College Classroom Teaching Strategies

Mondays 1:00 - 2:00 PM, Roser ATLAS 301

Monday Workshops

Monday workshops focus on concrete strategies, techniques,

and methods to help you teach better in the classroom.

 


 

January 30

The Use of a Tablet PC and Clickers in a Flipped Classroom

Jeffrey Knutsen, Instructor, Mechanical Engineering, CU Boulder

In a flipped classroom students are expected to review low-level information prior to the class period. This allows the instructor to focus class time on higher-level concepts and class discussion. At the most basic level a Tablet PC allows the instructor to project handwriting and other diagrams directly to the screen. However, a Tablet PC interfaced with Microsoft OneNote and other software allows more sophisticated use of technology in the classroom, including developing screencasts outside of class and to present clicker questions in a more interactive manner. This session focuses on the use of OneNote in and out of the classroom, and also provides some guidance on how to use the software to organize a course throughout the semester. More information can be found here: http://www.learnmeche.com/screencasts.

Feburary 6

Observation as Practice

Jessica Hunter-Larsen, Director of Academic Engagement, Colorado College

In our highly saturated visual culture, it is difficult to move past an immediate response to a visual stimulus; we tend to trust our first impressions and move on. True understanding of an object, image, human or animal subject, or data set requires sustained, non-judgmental observation – skills that are not explicitly taught in most disciplines. This workshop presents a variety of activities that develop observational, analytical, and writing skills. Participants will leave with a toolbox of techniques for use in classes.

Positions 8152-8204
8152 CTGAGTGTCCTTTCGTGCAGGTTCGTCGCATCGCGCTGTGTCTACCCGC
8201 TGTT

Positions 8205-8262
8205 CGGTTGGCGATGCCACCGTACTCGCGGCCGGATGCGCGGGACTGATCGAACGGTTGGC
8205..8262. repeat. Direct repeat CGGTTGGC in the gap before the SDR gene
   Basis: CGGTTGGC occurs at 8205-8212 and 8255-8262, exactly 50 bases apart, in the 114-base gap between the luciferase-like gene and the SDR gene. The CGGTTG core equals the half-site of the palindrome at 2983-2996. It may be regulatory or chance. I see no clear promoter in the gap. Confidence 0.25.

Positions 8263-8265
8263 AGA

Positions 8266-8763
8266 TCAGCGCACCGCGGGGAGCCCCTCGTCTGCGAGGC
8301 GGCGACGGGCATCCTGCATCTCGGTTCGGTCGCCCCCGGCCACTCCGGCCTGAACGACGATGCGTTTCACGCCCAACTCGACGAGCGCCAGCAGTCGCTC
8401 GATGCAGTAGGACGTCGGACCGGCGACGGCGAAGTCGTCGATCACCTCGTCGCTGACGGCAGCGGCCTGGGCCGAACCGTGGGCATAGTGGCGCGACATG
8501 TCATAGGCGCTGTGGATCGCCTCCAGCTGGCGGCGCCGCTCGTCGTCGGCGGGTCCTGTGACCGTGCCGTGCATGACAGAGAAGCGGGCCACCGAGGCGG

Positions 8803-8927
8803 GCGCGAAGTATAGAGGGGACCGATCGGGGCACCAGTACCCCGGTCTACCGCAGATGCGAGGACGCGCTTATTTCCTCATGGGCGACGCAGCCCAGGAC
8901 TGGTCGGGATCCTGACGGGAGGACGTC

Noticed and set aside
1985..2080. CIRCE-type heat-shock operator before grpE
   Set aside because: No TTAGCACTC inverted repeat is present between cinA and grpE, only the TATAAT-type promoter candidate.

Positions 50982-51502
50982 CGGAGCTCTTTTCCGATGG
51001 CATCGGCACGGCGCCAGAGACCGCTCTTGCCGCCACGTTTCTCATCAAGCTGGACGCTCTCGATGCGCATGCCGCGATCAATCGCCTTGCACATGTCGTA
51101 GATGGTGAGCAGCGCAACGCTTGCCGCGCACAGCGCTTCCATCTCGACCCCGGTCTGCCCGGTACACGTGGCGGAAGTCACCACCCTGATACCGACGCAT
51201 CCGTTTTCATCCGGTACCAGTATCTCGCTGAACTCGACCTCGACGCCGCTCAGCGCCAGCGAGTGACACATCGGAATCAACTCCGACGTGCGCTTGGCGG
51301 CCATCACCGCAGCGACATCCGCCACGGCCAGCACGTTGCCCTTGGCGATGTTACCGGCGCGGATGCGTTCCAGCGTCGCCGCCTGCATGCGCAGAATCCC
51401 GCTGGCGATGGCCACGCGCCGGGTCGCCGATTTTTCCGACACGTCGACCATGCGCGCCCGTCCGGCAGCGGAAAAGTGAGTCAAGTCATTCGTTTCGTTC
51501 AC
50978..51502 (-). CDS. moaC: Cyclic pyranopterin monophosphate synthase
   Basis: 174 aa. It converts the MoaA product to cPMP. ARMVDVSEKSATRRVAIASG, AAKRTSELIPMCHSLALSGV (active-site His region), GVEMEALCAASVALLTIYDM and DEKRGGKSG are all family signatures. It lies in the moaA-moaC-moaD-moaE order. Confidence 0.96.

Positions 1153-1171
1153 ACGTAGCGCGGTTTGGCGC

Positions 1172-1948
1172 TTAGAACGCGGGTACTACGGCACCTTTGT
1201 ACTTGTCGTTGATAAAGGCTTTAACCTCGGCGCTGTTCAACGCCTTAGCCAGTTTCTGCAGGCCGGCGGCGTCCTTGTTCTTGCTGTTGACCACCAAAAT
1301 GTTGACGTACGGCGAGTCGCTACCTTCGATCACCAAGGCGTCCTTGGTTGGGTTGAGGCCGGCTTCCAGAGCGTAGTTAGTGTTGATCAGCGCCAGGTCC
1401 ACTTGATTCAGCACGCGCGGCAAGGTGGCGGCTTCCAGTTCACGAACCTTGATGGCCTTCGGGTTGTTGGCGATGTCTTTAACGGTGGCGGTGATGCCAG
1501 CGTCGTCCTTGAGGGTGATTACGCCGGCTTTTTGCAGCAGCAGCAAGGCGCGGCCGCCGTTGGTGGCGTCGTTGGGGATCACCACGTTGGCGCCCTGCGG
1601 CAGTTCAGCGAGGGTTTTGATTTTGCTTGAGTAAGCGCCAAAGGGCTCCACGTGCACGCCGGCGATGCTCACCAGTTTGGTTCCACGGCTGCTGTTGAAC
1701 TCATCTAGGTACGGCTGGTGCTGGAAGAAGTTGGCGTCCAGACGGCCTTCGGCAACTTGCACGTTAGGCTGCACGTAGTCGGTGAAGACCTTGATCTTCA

February 9

**NOTE: Special workshop on Thursday, February 9, co-sponsored with the Faculty Teaching Excellence Program (FTEP)**

Addressing Challenging Situations in the Classroom

Anna Spain, Associate Professor of Law

This workshop will explore common challenges that faculty and students face in the classroom context. The workshop aims to raise examples and explore best practices. For example, a student questions your authority as professor in front of the class, what should you do? You are teaching material dealing with difficult issues (such as discrimination or aspects of identity such as gender or race), how can you best engage your students? A student faces personal challenges that are affecting his or her performance in class, what can you do and what must you do? This workshop will engage these and other common challenges and provide participants with a framework for understanding what is taking place and how you can best respond given your identity and the identity of those involved. The workshop is interactive. All are welcome. PREREGISTRATION REQUIRED THROUGH FTEP

Thursday, Feb. 9
12:00pm-1:00pm
Rec Center Ice Overlook Large Meeting Room

Feburary 13

"I Made a LinkedIn Profile, But I Don't Really Use It"

Annie Piatt, Graduate Student Program Manager and Career Counselor, Career Services, CU Boulder

These days, your online presence may very well be your first impression with hiring professionals. Hear from Annie Piatt, Grad Student Program Manager and Career Counselor, about how to increase your marketability online as a job seeker. Tips for locating the right folks for your job searching network and being “findable” by recruiters will be discussed.